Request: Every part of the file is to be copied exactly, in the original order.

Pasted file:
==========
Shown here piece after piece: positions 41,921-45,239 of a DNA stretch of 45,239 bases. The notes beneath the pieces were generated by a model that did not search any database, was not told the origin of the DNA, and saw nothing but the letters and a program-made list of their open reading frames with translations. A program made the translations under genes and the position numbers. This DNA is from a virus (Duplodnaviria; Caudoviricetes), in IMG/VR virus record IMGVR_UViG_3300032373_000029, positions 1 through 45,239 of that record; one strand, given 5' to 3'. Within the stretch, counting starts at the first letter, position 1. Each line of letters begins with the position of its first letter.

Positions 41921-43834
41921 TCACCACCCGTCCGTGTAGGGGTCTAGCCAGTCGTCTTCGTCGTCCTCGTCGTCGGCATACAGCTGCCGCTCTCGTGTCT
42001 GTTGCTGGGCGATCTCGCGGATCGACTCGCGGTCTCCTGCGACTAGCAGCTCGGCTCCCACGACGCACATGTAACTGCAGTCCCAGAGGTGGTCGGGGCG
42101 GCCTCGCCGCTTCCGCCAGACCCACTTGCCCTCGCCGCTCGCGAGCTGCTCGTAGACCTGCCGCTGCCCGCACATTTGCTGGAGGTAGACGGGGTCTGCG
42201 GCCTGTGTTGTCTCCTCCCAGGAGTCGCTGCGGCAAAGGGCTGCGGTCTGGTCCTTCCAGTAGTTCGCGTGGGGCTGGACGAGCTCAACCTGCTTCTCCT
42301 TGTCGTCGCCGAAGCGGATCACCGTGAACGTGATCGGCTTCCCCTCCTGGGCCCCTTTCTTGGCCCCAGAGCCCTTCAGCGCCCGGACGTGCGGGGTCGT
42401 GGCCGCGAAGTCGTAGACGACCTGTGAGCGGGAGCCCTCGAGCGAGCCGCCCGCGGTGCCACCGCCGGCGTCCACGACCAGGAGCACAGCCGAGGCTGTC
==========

Shown here piece after piece: positions 41,921-45,239 of a DNA stretch of 45,239 bases. The notes beneath the pieces were generated by a model that did not search any database, was not told the origin of the DNA, and saw nothing but the letters and a program-made list of their open reading frames with translations. A program made the translations under genes and the position numbers. This DNA is from a virus (Duplodnaviria; Caudoviricetes), in IMG/VR virus record IMGVR_UViG_3300032373_000029, positions 1 through 45,239 of that record; one strand, given 5' to 3'. Within the stretch, counting starts at the first letter, position 1. Each line of letters begins with the position of its first letter.

Positions 41921-43834
41921 TCACCACCCGTCCGTGTAGGGGTCTAGCCAGTCGTCTTCGTCGTCCTCGTCGTCGGCATACAGCTGCCGCTCTCGTGTCT
42001 GTTGCTGGGCGATCTCGCGGATCGACTCGCGGTCTCCTGCGACTAGCAGCTCGGCTCCCACGACGCACATGTAACTGCAGTCCCAGAGGTGGTCGGGGCG
42101 GCCTCGCCGCTTCCGCCAGACCCACTTGCCCTCGCCGCTCGCGAGCTGCTCGTAGACCTGCCGCTGCCCGCACATTTGCTGGAGGTAGACGGGGTCTGCG
42201 GCCTGTGTTGTCTCCTCCCAGGAGTCGCTGCGGCAAAGGGCTGCGGTCTGGTCCTTCCAGTAGTTCGCGTGGGGCTGGACGAGCTCAACCTGCTTCTCCT
42301 TGTCGTCGCCGAAGCGGATCACCGTGAACGTGATCGGCTTCCCCTCCTGGGCCCCTTTCTTGGCCCCAGAGCCCTTCAGCGCCCGGACGTGCGGGGTCGT
42401 GGCCGCGAAGTCGTAGACGACCTGTGAGCGGGAGCCCTCGAGCGAGCCGCCCGCGGTGCCACCGCCGGCGTCCACGACCAGGAGCACAGCCGAGGCTGTC